Tighter rules urged in light of BP fine

11 16, 2012 by UPI

Tighter safety standards for offshore drilling are needed now that BP agreed to pay $4 billion for the 2010 oil spill in the Gulf of Mexico, a lawmaker said.

The U.S. Justice Department announced Thursday that it filed a multiple-count charge against BP, which includes felony manslaughter charges, related to the Deepwater Horizon oil spill in the Gulf of Mexico in 2010.

"BP has agreed to plead guilty to all 14 criminal charges -- admitting responsibility for the deaths of 11 people and the events that led to an unprecedented environmental catastrophe," said U.S. Attorney General Eric Holder in a statement. "The company also has agreed to pay $4 billion in fines and penalties."

A faulty cementing process used in the Macondo well was cited as one of the cascading series of events that led to the explosion and eventual sinking of the Deepwater Horizon rig. The explosion left 11 rig workers dead and resulted in the worst accidental offshore oil spill in the history of the industry.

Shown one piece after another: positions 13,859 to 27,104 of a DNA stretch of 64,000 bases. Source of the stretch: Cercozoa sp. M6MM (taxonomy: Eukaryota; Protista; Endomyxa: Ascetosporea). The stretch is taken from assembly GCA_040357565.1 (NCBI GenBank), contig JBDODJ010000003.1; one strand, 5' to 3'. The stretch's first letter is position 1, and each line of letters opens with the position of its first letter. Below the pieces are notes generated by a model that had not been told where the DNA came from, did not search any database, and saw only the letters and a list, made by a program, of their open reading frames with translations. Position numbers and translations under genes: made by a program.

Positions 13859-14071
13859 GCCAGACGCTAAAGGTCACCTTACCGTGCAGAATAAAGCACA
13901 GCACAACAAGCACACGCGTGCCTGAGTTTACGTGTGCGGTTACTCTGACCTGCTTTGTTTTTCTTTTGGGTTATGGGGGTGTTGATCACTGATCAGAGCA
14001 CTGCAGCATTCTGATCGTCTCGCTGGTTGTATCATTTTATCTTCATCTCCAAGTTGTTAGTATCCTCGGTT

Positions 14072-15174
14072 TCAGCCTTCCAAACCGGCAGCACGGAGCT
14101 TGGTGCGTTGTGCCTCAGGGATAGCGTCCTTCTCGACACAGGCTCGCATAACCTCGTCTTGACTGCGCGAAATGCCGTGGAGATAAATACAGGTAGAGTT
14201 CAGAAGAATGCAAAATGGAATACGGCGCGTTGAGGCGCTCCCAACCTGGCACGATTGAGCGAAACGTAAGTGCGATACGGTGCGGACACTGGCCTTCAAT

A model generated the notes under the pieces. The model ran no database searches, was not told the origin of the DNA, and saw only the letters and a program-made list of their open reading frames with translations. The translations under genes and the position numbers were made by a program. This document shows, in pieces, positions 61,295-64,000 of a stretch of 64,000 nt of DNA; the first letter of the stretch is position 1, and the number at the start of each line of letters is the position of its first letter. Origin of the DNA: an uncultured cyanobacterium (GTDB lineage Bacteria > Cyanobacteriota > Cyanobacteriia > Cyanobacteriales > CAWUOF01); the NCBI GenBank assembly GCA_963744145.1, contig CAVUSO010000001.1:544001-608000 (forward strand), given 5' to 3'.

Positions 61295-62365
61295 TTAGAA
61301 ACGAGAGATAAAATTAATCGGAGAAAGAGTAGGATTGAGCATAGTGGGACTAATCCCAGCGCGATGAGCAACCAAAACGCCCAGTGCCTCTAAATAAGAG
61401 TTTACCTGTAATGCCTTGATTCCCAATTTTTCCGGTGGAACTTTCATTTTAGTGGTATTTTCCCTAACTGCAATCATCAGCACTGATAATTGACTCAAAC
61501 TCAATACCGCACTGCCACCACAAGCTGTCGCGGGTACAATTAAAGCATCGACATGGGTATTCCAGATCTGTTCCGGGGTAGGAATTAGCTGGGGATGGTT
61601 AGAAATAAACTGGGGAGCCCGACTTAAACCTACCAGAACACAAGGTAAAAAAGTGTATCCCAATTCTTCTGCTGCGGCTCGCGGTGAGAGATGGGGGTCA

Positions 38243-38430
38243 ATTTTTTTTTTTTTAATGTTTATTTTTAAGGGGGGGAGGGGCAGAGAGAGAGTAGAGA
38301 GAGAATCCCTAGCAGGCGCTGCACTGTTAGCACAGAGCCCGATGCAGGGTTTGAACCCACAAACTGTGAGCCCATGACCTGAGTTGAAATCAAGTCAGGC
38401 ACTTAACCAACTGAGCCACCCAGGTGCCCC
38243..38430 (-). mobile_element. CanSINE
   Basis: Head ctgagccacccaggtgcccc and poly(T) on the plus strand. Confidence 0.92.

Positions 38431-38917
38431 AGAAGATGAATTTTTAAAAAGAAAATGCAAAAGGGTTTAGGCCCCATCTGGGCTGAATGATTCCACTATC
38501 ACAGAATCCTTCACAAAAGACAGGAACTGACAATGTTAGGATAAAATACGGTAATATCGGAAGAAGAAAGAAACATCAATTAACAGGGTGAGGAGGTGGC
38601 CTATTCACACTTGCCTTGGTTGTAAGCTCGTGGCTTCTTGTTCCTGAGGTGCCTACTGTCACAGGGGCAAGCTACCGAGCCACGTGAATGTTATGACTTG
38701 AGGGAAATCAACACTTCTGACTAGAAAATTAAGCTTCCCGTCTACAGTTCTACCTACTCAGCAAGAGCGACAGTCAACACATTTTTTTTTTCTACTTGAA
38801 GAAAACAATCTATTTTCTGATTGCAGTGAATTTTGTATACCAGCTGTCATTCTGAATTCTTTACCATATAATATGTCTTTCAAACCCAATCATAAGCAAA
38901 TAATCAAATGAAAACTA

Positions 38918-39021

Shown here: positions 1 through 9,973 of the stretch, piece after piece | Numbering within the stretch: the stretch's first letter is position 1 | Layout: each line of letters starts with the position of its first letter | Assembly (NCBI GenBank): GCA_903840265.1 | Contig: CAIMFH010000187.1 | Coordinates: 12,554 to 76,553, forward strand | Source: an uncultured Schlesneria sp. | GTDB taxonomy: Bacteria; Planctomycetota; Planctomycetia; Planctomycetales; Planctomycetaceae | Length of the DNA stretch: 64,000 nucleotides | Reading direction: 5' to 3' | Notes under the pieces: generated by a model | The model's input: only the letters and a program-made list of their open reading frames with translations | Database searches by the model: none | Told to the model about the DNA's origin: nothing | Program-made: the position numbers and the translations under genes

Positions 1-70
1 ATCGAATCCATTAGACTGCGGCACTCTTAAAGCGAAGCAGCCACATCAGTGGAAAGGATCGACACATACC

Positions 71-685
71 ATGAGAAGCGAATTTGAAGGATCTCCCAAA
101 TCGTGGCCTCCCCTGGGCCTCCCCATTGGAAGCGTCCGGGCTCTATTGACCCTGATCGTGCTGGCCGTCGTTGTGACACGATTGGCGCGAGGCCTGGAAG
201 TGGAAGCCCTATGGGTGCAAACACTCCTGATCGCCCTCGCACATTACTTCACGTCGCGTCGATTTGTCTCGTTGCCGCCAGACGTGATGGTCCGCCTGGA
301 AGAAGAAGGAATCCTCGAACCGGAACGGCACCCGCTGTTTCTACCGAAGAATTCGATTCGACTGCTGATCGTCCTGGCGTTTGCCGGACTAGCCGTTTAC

Charges were filed against David Rainey, a former BP executive, for making false statements to law enforcement officials while serving as a BP representative during the spill response.

U.S. Rep. Ed Markey, D-Mass., ranking member of the House Natural Resources Committee, said lawmakers need to raise safety standards for offshore drilling.

"This settlement may have closed a chapter of this disaster with the government, but we still have a responsibility to monitor the lingering effects from the spill and put in place new laws that reduce the likelihood of such a catastrophe occurring ever again," he said in a statement.

The Justice Department said the criminal fine is the single largest penalty ever imposed in U.S. history. BP, in a statement, said the resolution was in the best interest of the company and its shareholders.

Transocean, owner of the Deepwater Horizon, and Halliburton, which carried out the cementing work, may face charges yet in relation to the incident.